Essay by PaperNerd ContributorCollege, Undergraduate October 2001

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Stress (stres) n. [ME. Stresse < Ofr. Estresse < VL. *stictia < L. strictus, STRICT; also, in some senses, aphetic < DESTRESS] 1. Strain or straining force; specif., a) force exerted upon a body, that tends to strain or disform its shape b) the intensity of such force, usually measured in pounds per square inch c) the opposing reaction or cohesiveness of a body resisting such force 2. Emphases; importance; ignificance 3. A) mental or physical tension or strain b) urgancy, pressure, etc. causing this 4. Music same as ACCENT (senses 13 &14) 5. Phonet. a) the relative force with which a syllable is uttered) an accented syllable: for stress marks, see PRIMARY ACCENT, SECONDARY ACCENT 6. Prosody a) the relative force of utterance given a syllable or word according to the meter b) an accented syllable ""vt. [Ofr. Estrecer, prob. < the n.] 1. To put stress, pressure, or strain on 2.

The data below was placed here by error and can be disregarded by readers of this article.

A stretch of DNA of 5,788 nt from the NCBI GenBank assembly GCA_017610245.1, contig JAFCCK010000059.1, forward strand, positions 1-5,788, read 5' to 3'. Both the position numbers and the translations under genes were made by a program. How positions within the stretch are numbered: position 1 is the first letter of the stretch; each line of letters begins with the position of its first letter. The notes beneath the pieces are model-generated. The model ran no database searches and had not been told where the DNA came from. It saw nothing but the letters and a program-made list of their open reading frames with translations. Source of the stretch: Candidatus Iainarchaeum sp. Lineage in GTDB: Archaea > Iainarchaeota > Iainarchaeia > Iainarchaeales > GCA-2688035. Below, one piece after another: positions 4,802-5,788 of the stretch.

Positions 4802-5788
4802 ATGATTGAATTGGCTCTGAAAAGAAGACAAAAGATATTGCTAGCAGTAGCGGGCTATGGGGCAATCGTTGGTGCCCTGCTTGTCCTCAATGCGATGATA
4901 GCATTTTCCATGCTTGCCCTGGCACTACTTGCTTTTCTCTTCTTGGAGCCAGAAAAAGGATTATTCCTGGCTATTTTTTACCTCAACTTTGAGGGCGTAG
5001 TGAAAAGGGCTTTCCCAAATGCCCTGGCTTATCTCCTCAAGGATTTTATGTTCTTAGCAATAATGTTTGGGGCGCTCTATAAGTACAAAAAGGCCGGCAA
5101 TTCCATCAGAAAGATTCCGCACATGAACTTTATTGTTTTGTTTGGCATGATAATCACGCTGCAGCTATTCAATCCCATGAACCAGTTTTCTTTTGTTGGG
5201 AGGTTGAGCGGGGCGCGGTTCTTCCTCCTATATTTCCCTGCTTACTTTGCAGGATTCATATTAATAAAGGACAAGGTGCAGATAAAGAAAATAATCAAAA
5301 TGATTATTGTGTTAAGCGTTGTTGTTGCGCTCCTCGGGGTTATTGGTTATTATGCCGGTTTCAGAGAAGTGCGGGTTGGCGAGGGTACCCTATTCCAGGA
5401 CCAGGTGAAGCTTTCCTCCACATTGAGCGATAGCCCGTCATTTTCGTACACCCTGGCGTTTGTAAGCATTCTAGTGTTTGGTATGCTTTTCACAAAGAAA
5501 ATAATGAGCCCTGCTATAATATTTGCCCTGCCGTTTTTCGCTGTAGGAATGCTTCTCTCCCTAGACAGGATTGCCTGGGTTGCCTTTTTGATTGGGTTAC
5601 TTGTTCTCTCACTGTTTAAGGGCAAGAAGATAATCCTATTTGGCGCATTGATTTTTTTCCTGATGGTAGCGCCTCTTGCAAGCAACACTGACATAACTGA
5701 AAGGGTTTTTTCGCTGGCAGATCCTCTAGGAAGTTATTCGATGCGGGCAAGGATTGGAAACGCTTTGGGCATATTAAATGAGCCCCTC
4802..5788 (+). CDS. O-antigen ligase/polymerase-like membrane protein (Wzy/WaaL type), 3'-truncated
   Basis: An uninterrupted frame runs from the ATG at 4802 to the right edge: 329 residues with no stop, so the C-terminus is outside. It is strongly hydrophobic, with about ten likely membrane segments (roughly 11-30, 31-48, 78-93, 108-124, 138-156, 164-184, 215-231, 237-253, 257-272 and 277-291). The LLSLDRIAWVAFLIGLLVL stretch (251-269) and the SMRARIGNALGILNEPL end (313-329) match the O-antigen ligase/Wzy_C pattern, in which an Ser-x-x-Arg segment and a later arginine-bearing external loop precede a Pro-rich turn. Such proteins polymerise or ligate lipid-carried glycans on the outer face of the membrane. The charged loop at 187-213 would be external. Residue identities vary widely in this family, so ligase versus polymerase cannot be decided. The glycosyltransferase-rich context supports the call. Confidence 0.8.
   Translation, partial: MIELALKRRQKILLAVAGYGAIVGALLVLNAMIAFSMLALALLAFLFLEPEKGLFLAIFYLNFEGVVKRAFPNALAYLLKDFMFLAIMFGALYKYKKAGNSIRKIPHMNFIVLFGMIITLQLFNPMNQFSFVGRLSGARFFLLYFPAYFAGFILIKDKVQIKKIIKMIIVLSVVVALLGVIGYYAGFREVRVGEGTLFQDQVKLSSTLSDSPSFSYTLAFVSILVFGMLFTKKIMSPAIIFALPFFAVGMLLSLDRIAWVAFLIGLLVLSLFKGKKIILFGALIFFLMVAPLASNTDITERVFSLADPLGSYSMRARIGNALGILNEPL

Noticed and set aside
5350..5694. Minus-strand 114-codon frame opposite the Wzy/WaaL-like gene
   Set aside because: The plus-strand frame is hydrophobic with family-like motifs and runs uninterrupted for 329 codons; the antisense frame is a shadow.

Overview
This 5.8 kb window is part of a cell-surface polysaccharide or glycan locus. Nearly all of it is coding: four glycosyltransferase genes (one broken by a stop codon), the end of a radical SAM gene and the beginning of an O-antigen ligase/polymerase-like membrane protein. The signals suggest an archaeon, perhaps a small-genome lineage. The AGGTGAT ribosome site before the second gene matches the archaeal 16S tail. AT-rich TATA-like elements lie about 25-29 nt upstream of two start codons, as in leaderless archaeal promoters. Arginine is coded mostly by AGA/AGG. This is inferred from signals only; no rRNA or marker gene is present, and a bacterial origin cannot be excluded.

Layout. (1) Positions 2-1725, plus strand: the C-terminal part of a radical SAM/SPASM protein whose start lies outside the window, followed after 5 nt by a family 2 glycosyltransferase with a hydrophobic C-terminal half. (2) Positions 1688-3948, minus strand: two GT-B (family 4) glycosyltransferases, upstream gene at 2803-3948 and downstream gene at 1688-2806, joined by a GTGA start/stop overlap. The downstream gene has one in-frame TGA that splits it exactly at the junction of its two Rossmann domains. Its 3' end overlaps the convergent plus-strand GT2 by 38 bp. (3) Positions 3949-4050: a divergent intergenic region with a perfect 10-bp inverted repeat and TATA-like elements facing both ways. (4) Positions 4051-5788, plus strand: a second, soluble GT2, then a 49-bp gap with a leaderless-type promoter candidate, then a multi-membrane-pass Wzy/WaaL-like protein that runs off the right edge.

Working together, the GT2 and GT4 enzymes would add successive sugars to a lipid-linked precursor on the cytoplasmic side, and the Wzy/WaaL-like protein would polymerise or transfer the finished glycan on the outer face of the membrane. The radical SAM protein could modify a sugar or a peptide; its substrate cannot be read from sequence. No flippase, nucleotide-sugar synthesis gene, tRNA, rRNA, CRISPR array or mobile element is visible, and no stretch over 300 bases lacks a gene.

To give stress or accent to 3. To emphasize This is stress according to the New World Dictionary. The noun part of the definition is a tangible thing. Students measure stresses in physics classes and speak stresses in French class. But the rest of the definition is hard to see with our eyes even though we all feel it in our bodies. Sometimes stress is what drives us to do the best that we can do. However, stress, in large quantities, can cause people to buckle. Many teenagers today are faced with this large amount of stress and they do buckle. This is not what America wants for today's youth. There must be some middle ground between no work and to much work. By looking at a day in the life of an average teen, me, you can gain a better understanding of the word stress...

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